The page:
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New radar signs to help nip speeders in the bud by discouraging speeding and providing feedback

By Katherine R. Dougan

According to Clinton Police Chief Ford Hayman, speeding is the most common complaint made to the police department. An expenditure of $17,658, which was unanimously approved by the Board of Aldermen on July 6, will give the Clinton Police Department (CPD) the ability to purchase and place six electronic radar signs in eighteen various (rotating) locations to deter speeding in neighborhoods, streets and thoroughfares in the city, Hayman explained.


The signs will not only display the speed at which a driver is traveling, but will also track the location of the speeder, which will help CPD to narrow down areas where excessive speeding is a recurring problem.



When aldermen receive complaints about speeding in their wards, they can report to CPD, so the signs can be placed in problem areas.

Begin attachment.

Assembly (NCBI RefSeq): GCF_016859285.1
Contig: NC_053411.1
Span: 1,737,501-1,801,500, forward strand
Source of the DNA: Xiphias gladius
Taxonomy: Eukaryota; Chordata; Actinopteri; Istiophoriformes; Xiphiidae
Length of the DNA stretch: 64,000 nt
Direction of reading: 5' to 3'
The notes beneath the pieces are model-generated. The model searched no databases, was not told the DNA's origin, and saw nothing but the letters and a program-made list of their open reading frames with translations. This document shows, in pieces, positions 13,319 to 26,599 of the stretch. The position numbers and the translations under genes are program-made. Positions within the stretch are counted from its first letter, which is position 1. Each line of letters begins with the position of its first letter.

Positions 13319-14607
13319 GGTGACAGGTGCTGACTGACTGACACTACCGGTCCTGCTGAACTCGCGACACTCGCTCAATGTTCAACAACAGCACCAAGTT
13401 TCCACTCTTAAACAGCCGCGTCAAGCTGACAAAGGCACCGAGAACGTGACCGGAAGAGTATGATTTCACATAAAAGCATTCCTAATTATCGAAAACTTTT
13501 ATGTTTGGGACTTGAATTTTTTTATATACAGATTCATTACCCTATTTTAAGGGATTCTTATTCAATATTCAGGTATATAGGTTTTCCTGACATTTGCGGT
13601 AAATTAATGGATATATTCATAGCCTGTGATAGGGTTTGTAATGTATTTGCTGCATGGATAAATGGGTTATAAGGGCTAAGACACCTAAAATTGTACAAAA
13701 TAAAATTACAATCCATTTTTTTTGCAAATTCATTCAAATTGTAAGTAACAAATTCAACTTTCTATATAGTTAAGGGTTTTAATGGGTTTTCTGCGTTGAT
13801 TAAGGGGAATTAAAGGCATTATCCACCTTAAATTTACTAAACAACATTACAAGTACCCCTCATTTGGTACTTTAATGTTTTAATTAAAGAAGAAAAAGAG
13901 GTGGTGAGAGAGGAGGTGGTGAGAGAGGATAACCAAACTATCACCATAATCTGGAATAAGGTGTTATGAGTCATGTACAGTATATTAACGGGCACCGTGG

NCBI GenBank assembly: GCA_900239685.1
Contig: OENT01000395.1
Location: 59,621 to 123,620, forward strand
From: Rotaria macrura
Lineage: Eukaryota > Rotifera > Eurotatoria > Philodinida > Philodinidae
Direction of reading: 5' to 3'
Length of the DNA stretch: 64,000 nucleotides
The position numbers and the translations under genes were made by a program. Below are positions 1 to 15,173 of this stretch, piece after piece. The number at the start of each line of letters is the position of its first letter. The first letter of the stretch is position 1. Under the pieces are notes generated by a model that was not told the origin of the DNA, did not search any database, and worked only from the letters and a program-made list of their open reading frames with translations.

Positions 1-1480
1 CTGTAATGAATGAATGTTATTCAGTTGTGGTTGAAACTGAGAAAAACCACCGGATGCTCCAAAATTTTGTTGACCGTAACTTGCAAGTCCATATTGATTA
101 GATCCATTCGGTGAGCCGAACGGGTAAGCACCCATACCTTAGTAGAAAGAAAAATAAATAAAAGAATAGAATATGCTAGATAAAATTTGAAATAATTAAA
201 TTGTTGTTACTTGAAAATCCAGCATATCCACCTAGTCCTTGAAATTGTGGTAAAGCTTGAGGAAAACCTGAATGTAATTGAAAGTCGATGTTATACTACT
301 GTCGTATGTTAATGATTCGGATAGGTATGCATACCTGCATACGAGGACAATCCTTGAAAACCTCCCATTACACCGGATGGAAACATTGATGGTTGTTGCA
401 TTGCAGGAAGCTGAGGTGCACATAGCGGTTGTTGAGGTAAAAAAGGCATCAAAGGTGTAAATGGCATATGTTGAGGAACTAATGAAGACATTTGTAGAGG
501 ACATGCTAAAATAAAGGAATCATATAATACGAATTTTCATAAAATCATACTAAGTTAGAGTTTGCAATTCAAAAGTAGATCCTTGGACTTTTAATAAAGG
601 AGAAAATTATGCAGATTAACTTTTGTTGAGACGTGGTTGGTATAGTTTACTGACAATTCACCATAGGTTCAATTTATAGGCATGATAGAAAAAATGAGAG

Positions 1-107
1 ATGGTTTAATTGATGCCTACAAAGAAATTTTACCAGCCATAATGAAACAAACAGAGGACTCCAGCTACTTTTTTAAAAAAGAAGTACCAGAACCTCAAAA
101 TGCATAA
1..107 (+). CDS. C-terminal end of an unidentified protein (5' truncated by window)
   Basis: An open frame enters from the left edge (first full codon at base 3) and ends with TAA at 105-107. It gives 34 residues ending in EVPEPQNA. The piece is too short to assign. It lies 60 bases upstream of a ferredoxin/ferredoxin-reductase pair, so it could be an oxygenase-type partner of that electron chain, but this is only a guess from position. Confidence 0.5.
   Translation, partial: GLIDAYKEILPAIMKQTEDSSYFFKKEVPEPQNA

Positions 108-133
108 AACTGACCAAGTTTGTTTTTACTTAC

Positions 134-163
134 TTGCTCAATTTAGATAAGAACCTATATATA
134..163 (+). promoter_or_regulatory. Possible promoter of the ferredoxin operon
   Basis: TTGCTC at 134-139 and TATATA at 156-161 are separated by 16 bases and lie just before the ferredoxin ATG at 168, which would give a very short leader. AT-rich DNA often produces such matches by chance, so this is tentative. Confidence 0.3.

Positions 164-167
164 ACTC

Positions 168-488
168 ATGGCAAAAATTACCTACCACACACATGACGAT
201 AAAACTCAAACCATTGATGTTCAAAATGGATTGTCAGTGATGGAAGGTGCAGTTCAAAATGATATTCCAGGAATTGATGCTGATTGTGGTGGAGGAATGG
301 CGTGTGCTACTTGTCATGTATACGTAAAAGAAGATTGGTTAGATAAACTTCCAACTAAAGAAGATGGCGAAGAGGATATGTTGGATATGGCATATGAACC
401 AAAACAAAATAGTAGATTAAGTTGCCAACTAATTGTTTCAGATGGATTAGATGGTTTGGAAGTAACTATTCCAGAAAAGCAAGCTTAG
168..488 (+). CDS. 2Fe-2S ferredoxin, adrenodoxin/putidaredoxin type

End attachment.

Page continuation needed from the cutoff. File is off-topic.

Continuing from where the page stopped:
“It [signs] can analyze the traffic trends, times and patterns, and we can come back and look at it, and identify best how we can tackle the problem,” Hayman said.






The six signs with eighteen semi-portable brackets can be moved to various locations and locked on to a speed limit sign. 

“Hopefully, this will slow the motorists down.”


RadarSign, a Georgia-based company, provided the lowest and best quote for the purchase of six TC-400 portable radar speed signs, which display 11-inch high, super bright amber LED lights.


According to testimonials on the RadarSign website, the flashing signs that display the speed a motorist is traveling cause the motorist to immediately reduce their speed when the realize they are speeding.


Several municipalities cited the lower cost for the digital radar signs as compared to installing speed bumps. Not only do the signs encourage motorists to reduce speeds, but also the feedback from the signs is invaluable to police departments. When the police department notes an increase in speeds at areas where the signs are installed – particularly in school zones – then they can adjust their patrols.


“This is basically going to give us six additional police officers, in eighteen different positions,” Mayor Phil Fisher commented.


For more information about the RadarSign digital speed signs, visit the company’s website at

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